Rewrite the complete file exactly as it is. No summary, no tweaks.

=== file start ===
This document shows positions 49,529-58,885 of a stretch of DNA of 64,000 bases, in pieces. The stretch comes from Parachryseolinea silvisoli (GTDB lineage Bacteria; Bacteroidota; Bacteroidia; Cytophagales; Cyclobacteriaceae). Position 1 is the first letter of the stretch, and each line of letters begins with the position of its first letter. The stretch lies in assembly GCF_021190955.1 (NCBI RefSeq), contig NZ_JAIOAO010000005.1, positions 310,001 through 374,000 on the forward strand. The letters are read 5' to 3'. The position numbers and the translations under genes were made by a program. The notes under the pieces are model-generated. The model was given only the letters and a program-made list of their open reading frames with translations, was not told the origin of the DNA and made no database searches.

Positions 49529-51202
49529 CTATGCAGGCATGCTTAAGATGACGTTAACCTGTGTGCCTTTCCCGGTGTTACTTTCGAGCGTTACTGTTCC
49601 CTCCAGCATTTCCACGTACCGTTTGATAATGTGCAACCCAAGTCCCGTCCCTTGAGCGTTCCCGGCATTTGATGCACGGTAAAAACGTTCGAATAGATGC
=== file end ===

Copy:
This document shows positions 49,529-58,885 of a stretch of DNA of 64,000 bases, in pieces. The stretch comes from Parachryseolinea silvisoli (GTDB lineage Bacteria; Bacteroidota; Bacteroidia; Cytophagales; Cyclobacteriaceae). Position 1 is the first letter of the stretch, and each line of letters begins with the position of its first letter. The stretch lies in assembly GCF_021190955.1 (NCBI RefSeq), contig NZ_JAIOAO010000005.1, positions 310,001 through 374,000 on the forward strand. The letters are read 5' to 3'. The position numbers and the translations under genes were made by a program. The notes under the pieces are model-generated. The model was given only the letters and a program-made list of their open reading frames with translations, was not told the origin of the DNA and made no database searches.

Positions 49529-51202
49529 CTATGCAGGCATGCTTAAGATGACGTTAACCTGTGTGCCTTTCCCGGTGTTACTTTCGAGCGTTACTGTTCC
49601 CTCCAGCATTTCCACGTACCGTTTGATAATGTGCAACCCAAGTCCCGTCCCTTGAGCGTTCCCGGCATTTGATGCACGGTAAAAACGTTCGAATAGATGC